Trauma-based Blackout Drinking 5

Let us not overlook another common reason for drinking, as in the blackout drinker. This person has endured tragic trauma and is attempting to escape their naturally uncomfortable feelings. A humane and effective approach to treatment would be to give the person ways to identify and release these areas of past distress and emotional pain.

Until these underlying components are addressed, which they can be, the person is likely white-knuckling until their next relapse

Holistic Approaches to Alcohol Withdrawal & Recovery

ATMC addresses the addictive biochemistry of alcoholism in addition to treating the emotional components. Searching for, discovering, and addressing the underlying medical, genetic, emotional, and other factors contributing to addictive biochemistry provide the most successful and important elements of the Alternative to Meds alcohol treatment program. For instance, toxins from the environment including heavy metal toxicity can destroy the body’s capacity to create the natural chemicals and hormones that regulate depression and anxiety. Cleansing the body of these damaging factors can be instrumental in releasing the person from these toxic grips of alcohol addiction.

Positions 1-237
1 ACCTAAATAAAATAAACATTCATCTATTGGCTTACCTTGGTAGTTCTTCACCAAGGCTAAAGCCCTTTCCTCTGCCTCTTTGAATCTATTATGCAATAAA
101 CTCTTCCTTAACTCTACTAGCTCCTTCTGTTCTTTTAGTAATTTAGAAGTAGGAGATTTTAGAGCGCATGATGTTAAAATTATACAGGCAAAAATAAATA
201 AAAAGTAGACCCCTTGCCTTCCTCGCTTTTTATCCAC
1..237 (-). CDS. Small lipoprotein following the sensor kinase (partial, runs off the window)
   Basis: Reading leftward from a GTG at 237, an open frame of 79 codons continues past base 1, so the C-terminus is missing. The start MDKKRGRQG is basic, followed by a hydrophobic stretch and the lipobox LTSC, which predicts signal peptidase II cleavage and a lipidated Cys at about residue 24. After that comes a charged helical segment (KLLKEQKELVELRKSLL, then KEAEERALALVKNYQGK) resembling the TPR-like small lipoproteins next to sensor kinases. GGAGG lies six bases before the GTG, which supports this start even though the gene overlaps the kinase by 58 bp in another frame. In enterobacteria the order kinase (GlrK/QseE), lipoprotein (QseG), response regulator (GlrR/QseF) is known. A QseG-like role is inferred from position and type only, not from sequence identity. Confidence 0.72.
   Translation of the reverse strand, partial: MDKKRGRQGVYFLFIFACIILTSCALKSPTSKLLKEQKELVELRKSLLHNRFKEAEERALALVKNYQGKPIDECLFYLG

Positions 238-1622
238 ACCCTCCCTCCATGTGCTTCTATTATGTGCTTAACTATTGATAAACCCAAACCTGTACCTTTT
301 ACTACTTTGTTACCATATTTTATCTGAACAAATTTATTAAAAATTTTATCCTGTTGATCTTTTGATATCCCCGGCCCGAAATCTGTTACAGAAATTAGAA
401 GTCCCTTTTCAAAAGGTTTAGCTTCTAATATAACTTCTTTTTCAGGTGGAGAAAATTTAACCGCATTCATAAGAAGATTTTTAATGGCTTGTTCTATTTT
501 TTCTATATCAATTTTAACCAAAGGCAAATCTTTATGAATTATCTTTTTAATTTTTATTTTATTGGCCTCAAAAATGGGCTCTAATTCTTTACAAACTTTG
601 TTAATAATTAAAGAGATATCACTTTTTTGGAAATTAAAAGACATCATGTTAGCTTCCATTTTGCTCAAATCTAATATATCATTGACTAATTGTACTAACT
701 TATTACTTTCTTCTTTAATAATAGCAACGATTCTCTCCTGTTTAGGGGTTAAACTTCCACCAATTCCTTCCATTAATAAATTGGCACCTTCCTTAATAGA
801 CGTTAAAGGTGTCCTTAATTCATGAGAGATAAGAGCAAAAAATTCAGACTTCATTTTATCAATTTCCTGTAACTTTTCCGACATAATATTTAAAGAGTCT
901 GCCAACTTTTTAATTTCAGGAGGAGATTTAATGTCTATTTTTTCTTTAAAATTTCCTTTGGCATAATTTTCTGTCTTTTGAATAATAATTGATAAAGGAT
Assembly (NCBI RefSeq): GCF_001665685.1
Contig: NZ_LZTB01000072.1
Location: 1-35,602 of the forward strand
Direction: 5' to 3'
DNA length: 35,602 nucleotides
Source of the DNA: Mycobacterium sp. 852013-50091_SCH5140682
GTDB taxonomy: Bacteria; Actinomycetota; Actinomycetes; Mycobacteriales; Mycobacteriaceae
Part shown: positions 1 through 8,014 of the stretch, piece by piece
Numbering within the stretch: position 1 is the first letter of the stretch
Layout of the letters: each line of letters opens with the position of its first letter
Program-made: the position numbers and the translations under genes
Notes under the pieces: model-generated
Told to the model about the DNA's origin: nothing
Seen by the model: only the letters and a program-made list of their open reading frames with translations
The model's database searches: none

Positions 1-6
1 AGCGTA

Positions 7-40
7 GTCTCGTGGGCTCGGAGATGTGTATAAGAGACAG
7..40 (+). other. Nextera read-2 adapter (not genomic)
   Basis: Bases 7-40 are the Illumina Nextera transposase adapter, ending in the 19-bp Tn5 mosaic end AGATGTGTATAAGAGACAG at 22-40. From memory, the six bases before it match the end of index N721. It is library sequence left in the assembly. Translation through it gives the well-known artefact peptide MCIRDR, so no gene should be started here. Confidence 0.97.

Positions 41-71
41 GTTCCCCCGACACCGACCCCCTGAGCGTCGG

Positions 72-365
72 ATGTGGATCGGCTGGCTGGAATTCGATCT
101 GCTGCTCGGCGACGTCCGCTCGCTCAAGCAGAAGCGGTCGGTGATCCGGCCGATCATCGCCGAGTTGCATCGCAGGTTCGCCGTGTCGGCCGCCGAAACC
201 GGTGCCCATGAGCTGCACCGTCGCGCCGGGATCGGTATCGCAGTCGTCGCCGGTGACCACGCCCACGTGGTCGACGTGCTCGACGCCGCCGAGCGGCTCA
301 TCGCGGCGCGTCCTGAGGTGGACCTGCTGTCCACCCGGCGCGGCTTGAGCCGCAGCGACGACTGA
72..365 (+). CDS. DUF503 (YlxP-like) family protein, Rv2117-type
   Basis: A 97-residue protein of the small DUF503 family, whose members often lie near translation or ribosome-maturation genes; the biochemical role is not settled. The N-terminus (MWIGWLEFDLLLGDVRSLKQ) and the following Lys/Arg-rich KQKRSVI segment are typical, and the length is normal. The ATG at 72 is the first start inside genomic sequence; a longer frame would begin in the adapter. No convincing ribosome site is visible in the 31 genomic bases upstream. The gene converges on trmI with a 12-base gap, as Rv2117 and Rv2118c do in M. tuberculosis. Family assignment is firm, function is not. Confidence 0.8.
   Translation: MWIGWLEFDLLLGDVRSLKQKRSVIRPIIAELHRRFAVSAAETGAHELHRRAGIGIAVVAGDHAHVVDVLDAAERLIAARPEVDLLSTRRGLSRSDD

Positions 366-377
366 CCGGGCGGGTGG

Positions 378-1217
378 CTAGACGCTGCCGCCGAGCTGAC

Whatever an individual’s personal goals may be, the ATMC aims to provide the tools to get you there. While we are not a 12-step based program, we can facilitate our client’s to participate in local meetings during their free time, if that is desired. Medical oversight and the highest, safest standards of withdrawal management are provided.